The Los Angeles Times
: The California State Senate Wednesday approved a $196-million plan to tax insurance companies and capture federal dollars to keep about 700,000 children from being dropped from a governmental insurance program for the working poor. "The state Senate passed a measure to create a new tax on insurance companies and bring in federal money to rescue the decade-old Healthy Families program, which had been cut deeply in recent months as lawmakers scrambled to balance the state budget" (Bailey and Mcgreevy, 9/3). The Denver Post
: In Colorado, health clinics for the poor will have to cut nearly $33 million from their budgets to deal with that state's fiscal shortfall. "Gov. Bill Ritter cut the $32.9 million from health clinics in this fiscal year's budget as he sought to close a budget gap. Meanwhile, $16.8 million in federal stimulus money has fueled expansion programs at the same clinics — new buildings, technology and space for mental-health programs" (Sherry, 9/3). The Boston Globe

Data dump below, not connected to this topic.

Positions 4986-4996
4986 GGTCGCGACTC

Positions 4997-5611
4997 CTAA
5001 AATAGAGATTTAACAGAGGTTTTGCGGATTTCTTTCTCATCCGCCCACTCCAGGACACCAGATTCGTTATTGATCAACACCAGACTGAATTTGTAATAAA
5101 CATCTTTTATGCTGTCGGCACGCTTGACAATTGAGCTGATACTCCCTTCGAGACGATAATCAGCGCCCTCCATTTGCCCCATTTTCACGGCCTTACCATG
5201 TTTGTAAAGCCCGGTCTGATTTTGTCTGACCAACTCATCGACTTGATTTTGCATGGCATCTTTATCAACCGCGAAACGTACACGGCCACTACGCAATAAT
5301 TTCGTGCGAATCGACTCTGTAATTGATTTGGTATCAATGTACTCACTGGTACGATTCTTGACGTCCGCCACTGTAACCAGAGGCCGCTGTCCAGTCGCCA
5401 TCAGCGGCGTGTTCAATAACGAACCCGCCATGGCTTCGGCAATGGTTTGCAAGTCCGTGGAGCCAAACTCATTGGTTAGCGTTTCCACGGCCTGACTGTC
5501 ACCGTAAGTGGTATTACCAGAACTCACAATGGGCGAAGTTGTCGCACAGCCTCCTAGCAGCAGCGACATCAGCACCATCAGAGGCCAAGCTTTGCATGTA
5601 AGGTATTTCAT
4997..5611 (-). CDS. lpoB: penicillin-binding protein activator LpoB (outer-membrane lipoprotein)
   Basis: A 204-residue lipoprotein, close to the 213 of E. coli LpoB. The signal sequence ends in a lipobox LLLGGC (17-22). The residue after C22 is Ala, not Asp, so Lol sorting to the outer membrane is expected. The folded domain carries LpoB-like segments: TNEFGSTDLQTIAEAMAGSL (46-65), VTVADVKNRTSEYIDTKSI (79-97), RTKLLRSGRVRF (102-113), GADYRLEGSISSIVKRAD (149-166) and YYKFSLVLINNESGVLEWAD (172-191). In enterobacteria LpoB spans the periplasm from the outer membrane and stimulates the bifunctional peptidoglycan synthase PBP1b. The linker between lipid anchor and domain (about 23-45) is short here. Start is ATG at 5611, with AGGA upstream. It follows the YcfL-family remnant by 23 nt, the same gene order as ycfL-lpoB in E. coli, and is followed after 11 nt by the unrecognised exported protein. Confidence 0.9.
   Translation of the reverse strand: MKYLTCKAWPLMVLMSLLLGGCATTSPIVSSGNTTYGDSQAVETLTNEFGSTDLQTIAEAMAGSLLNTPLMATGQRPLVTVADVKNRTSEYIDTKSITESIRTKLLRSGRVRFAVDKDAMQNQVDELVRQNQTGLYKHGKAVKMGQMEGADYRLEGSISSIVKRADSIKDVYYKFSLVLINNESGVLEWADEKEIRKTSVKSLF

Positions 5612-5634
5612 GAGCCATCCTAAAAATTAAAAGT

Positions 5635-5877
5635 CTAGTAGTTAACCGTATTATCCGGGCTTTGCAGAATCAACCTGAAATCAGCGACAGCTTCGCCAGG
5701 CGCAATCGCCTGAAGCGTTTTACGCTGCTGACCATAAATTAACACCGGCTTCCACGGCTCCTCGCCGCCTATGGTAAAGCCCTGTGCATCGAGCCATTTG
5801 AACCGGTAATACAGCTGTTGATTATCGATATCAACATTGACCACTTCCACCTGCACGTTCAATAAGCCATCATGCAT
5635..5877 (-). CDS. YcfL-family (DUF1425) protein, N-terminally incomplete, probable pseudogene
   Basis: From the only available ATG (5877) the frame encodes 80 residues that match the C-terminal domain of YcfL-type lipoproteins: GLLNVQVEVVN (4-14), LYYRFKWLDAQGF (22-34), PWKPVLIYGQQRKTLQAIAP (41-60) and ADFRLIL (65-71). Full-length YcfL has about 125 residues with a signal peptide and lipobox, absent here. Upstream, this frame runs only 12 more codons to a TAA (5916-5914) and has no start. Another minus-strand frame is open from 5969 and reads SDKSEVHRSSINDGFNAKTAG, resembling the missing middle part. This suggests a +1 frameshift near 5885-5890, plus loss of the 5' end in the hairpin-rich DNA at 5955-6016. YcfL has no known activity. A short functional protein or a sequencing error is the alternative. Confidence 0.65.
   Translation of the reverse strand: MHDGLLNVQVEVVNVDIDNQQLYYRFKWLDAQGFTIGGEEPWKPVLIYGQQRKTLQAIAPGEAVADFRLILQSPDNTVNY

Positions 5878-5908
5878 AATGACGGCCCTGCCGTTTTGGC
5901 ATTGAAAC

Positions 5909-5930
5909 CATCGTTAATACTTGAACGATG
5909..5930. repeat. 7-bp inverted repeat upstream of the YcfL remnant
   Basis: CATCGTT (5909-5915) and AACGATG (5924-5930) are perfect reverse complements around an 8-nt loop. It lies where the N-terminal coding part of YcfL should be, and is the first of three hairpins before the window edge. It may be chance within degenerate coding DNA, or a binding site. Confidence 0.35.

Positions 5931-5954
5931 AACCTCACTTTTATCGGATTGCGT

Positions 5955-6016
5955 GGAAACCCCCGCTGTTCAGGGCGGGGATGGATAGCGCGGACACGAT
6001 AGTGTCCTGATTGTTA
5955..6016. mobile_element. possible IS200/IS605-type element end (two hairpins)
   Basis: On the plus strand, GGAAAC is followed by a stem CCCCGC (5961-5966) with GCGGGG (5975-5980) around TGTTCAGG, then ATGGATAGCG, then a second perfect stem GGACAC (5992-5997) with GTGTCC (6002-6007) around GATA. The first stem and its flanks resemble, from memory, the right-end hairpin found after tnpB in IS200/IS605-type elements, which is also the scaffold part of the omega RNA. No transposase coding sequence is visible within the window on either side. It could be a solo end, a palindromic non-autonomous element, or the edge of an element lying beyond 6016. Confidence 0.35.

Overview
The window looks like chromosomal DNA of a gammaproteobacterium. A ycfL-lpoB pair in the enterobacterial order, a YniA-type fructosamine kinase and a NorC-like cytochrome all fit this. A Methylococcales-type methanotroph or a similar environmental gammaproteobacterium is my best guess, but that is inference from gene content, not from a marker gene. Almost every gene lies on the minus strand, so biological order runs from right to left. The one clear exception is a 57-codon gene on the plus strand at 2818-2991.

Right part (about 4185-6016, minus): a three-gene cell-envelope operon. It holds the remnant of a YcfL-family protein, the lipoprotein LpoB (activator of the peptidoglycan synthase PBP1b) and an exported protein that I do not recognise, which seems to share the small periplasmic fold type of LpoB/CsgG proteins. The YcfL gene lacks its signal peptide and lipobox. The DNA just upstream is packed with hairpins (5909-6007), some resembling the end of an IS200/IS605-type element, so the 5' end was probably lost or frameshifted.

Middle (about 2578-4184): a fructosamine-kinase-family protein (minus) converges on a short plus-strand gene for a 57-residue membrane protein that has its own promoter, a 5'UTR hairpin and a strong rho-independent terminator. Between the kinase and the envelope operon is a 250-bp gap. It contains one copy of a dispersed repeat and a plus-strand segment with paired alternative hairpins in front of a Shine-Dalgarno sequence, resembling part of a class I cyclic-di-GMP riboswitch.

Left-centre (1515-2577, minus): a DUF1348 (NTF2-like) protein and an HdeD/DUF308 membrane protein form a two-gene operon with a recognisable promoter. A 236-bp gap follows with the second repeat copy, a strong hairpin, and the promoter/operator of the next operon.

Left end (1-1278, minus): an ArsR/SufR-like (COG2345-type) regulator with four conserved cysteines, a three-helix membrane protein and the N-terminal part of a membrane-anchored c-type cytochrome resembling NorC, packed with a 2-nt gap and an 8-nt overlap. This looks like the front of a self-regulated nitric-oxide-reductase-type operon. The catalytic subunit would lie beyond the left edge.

: In Massachusetts, state officials are increasing oversight at nonprofit health companies to examine pay for employees. "But it broadened its inquiry last year after learning Blue Cross and Blue Shield of Massachusetts, the state's largest nonprofit health plan, made a $16.4 million lump-sum retirement benefit payment to former chairman and chief executive William C. Van Faasen. First Assistant Attorney General David Friedman said officials want to assure timely and consistent reporting of executive compensation at hospitals and insurers, to understand the rationale for the practice of paying board members at insurers, and to encourage nonprofits to separate the jobs of chairman and chief executive" (Weisman, 9/3).